Latino Heritage Internship Program Intern Isabel Gonzalez tells the story of the Freedmen’s Colony
Did you know that Roanoke Island in North Carolina was a part of the Underground Railroad and played a key role in helping freedom seekers establish new lives for themselves and their families during and after the Civil War?
On Sunday, June 19, our nation observed Juneteenth National Independence Day, a federal holiday commemorating the end of enslavement in the United States. Our friends at Fort Raleigh National Historic Site hosted special events on Roanoke Island to celebrate the day and to remember and honor the members of the Freedmen’s Colony and their descendants, many of whom live on or near the island today.
In celebration of Juneteenth, Outer Banks Forever had the opportunity to attend National Park Service Intern Isabel Gonzalez‘s presentation to learn more about the Freedmen’s Colony on Roanoke Island. Isabel is part of the Latino Heritage Internship Program and is passionate about sharing the lesser-known stories from our national parks.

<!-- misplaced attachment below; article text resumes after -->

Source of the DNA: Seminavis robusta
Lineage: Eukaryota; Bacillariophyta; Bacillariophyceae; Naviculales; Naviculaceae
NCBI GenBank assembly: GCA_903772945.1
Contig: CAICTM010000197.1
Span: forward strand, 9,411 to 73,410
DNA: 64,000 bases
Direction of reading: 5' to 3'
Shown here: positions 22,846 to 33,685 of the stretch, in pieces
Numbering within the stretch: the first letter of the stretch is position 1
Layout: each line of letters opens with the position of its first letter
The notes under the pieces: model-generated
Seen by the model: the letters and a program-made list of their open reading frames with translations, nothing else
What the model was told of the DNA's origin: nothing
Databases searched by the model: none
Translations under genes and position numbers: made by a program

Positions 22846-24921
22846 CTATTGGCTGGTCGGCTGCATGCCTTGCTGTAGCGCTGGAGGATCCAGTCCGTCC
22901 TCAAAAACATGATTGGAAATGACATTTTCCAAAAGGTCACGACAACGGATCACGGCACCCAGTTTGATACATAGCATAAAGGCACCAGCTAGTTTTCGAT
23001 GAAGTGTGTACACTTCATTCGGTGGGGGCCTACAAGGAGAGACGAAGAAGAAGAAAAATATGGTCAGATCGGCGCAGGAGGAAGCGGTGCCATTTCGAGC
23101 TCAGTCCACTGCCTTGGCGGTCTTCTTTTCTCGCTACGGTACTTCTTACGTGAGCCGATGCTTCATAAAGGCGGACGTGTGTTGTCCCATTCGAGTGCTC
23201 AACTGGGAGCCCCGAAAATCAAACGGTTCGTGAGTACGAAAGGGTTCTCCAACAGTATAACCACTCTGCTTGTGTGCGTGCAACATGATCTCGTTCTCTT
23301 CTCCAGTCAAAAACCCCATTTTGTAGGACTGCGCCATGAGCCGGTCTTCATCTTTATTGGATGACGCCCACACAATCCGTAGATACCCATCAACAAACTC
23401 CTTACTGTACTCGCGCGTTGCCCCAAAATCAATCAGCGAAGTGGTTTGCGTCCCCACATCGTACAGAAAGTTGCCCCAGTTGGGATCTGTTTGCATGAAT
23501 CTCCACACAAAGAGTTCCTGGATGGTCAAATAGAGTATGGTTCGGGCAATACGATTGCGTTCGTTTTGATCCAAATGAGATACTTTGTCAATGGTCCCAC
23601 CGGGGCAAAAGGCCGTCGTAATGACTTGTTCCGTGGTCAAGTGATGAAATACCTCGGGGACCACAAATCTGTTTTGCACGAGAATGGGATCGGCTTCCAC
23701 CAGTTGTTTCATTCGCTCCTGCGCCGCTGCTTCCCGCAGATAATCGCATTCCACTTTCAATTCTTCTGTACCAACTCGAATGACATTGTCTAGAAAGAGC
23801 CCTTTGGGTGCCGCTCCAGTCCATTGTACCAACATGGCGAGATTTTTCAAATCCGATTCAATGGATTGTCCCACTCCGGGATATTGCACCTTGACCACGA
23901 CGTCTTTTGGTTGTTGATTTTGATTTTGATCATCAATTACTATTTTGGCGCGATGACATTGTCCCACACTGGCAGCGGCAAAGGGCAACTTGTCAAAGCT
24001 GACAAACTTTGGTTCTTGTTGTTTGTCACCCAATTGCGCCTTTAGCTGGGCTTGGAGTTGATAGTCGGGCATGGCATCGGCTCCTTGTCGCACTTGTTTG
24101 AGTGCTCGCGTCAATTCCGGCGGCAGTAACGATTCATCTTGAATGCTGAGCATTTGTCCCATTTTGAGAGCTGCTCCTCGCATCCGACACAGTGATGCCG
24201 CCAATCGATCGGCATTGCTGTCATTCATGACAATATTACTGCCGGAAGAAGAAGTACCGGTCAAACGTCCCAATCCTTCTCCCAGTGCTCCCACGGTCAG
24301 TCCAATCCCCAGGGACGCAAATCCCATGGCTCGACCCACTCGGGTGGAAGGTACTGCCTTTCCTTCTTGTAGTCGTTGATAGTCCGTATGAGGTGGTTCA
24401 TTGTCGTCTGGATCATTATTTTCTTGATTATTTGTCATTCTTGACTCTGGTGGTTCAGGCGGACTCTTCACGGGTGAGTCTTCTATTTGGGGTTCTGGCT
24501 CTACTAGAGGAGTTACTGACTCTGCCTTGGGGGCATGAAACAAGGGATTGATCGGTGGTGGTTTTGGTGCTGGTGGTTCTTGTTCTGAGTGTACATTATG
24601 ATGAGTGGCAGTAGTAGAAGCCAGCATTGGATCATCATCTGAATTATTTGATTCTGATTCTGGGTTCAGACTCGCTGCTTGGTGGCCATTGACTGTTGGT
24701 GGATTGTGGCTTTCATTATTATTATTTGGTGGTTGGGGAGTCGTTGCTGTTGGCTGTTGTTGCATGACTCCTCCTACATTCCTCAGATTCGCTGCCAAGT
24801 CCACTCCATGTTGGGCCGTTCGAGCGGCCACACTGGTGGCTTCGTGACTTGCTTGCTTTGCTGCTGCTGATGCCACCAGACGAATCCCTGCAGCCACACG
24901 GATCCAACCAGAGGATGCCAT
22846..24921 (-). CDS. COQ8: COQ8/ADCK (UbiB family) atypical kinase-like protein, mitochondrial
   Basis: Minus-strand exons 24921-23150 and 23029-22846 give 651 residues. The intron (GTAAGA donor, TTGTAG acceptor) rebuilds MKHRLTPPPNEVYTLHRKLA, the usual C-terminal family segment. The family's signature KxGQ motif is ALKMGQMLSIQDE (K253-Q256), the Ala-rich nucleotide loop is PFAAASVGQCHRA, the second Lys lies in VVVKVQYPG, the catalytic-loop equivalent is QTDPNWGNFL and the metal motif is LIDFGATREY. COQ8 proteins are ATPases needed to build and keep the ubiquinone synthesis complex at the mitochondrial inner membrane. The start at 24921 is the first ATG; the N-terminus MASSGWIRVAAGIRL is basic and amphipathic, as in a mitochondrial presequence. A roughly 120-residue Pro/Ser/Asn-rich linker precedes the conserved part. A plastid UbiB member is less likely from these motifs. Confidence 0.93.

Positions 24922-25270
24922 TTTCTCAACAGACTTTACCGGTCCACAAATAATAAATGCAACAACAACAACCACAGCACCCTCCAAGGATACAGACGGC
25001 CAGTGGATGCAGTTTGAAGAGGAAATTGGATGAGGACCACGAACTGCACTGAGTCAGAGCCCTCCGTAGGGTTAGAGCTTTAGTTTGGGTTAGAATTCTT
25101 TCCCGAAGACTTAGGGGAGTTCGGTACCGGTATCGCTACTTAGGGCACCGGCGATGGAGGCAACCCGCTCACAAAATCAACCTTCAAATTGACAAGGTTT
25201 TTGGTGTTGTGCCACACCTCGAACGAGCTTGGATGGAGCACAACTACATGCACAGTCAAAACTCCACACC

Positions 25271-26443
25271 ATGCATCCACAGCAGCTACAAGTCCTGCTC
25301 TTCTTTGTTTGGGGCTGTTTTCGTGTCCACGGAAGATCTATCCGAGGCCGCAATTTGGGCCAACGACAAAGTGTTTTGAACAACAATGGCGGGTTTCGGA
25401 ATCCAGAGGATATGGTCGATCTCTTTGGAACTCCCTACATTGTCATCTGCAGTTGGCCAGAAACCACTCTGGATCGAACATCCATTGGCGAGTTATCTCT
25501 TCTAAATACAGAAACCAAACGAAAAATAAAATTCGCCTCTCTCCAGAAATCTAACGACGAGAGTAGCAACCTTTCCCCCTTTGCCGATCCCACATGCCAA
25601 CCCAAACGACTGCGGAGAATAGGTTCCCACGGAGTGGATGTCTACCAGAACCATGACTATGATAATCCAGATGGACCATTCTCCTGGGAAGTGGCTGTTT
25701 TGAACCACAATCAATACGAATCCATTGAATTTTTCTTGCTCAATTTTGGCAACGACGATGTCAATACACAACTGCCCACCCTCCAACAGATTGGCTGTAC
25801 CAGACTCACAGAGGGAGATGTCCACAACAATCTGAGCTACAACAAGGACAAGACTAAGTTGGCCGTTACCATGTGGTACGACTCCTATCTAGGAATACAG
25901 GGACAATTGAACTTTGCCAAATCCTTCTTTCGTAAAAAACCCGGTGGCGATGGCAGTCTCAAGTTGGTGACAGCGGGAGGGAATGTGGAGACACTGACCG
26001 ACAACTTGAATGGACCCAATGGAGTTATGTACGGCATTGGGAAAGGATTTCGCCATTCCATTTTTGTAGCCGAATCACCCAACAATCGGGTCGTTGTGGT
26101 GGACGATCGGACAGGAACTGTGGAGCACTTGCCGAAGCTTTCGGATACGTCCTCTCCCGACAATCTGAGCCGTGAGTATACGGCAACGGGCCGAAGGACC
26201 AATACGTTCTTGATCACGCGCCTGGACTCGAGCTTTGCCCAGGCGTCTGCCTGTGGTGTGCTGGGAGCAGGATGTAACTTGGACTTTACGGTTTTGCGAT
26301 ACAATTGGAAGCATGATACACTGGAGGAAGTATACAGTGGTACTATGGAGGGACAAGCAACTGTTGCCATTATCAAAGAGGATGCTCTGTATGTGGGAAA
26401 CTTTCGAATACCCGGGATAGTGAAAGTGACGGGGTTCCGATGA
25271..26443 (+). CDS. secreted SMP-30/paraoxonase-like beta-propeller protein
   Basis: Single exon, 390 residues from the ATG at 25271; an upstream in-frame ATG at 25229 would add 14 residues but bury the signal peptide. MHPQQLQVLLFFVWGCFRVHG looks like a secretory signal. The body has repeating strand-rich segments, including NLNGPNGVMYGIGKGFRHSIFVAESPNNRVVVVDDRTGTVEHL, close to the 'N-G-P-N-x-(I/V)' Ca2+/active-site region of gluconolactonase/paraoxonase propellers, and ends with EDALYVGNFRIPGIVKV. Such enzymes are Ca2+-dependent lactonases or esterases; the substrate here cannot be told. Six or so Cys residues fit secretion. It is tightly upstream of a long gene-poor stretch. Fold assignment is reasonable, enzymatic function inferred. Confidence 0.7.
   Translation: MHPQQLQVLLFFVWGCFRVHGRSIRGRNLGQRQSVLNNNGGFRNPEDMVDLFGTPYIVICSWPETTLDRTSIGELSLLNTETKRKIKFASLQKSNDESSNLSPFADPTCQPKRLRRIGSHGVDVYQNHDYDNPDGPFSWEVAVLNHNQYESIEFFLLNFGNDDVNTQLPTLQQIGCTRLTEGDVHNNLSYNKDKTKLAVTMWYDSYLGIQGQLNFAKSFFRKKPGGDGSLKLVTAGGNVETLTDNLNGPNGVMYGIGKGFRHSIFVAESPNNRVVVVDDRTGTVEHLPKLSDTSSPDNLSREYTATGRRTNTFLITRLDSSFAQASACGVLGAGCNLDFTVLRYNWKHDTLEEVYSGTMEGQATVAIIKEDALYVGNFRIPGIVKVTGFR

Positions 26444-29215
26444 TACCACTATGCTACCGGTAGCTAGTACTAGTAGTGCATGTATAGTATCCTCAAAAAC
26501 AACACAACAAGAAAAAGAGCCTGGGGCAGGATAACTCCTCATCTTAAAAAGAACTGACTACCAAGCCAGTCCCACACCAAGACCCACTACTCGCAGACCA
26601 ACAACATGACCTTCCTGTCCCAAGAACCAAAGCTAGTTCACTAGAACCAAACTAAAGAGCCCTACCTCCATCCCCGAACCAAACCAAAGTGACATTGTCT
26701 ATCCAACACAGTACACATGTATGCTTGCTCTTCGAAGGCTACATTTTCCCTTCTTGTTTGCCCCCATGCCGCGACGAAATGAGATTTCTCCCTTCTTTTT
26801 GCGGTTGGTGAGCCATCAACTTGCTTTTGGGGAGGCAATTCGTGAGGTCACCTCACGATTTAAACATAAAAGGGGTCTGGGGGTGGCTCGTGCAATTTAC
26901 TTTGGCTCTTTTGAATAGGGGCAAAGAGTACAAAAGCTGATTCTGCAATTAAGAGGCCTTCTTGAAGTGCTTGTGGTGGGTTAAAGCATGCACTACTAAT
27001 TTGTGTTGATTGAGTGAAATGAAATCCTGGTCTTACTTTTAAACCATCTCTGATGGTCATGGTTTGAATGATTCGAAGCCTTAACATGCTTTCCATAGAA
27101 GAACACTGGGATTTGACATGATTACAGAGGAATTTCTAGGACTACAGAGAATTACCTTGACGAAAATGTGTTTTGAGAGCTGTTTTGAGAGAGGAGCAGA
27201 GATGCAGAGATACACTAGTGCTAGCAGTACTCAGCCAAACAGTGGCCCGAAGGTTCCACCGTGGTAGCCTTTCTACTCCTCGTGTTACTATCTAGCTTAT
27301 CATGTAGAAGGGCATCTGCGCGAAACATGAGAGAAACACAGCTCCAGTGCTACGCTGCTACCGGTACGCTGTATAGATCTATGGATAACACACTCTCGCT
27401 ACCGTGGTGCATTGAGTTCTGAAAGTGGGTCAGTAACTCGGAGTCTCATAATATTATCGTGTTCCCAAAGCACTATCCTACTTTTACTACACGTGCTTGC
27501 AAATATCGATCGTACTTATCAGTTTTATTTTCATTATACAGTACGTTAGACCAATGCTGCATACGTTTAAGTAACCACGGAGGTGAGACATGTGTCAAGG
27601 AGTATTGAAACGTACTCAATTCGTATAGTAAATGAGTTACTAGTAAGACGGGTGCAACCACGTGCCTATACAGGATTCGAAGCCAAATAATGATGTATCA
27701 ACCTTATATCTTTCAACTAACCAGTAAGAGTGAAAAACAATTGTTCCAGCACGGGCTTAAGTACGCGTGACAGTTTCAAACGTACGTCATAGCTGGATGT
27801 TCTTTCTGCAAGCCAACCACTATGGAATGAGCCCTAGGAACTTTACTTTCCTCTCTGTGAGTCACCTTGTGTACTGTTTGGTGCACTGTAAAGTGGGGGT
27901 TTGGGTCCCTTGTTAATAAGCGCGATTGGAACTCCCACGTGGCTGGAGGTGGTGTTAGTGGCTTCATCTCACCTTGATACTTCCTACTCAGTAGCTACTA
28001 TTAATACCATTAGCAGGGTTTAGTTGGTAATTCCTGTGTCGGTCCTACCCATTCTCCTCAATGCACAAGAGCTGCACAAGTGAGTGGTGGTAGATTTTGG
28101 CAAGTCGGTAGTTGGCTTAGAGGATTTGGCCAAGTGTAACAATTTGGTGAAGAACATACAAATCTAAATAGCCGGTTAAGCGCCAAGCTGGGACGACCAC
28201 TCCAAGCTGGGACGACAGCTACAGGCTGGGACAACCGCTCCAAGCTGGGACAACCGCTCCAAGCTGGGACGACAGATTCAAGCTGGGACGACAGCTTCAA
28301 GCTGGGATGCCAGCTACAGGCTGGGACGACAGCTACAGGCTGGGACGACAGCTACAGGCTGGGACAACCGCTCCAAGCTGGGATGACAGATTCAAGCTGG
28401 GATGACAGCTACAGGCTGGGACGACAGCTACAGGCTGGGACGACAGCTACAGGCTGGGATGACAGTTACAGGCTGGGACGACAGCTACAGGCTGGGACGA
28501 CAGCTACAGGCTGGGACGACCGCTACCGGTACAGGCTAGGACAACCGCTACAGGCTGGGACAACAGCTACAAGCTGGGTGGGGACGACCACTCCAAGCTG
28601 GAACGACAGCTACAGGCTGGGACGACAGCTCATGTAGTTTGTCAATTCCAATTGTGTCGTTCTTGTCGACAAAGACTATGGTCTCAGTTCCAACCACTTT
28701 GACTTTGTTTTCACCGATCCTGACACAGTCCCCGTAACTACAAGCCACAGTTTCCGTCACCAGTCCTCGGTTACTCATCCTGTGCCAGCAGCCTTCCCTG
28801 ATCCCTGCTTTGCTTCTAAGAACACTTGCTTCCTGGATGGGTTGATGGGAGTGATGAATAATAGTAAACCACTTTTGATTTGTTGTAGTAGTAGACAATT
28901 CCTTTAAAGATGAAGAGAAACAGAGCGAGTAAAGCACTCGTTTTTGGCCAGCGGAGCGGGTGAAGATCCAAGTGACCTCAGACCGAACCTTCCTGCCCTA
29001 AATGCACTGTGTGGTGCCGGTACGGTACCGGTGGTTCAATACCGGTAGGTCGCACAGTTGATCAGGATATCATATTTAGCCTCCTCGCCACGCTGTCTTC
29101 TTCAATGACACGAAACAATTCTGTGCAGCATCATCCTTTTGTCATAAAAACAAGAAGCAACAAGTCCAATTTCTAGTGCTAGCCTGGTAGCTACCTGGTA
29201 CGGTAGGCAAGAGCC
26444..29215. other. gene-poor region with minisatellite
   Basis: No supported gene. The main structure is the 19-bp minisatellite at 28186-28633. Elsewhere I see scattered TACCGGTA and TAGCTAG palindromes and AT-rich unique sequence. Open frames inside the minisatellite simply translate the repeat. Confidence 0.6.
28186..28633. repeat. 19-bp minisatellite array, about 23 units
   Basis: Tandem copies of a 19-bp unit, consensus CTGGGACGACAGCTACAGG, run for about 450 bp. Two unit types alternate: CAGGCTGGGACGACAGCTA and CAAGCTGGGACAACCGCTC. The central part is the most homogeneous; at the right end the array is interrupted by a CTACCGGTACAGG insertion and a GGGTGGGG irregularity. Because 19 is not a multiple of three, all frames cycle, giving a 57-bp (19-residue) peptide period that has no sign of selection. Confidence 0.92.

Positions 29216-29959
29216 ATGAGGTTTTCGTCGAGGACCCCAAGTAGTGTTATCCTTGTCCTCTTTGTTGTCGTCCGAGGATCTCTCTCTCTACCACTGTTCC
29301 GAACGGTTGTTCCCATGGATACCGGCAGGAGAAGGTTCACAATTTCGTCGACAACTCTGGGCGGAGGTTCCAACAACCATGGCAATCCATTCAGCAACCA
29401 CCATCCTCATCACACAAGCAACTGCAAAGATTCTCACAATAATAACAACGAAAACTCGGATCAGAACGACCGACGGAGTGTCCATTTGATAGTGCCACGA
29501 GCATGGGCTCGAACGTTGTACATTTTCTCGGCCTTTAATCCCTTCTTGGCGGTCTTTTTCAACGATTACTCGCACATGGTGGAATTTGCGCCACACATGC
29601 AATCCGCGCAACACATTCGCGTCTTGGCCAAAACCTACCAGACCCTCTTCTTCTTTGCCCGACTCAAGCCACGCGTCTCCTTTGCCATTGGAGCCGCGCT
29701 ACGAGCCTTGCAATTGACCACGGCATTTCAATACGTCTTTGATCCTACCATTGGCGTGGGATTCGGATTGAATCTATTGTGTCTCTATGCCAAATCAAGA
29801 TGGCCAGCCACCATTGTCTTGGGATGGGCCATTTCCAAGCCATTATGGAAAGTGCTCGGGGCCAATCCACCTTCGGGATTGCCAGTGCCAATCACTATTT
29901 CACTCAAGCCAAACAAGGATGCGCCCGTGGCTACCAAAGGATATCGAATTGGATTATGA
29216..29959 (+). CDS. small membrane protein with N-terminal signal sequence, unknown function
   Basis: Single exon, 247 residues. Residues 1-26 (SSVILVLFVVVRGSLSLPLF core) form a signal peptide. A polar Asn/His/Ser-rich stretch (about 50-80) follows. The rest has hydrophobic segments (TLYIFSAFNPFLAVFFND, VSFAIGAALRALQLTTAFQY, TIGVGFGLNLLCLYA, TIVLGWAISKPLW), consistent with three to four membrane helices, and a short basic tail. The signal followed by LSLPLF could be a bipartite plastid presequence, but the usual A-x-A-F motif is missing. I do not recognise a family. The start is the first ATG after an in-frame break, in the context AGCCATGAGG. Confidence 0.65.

The Freedmen’s Colony on Roanoke Island was a beacon of hope and a first light of freedom for what would grow to be more than 3,000 people from 1862-1867. While it was a safe haven for these individuals and families, it was not without its challenges and hardships, as you’ll learn as Isabel shares the harrowing and inspiring story of the men, women, and children who came to the island seeking freedom.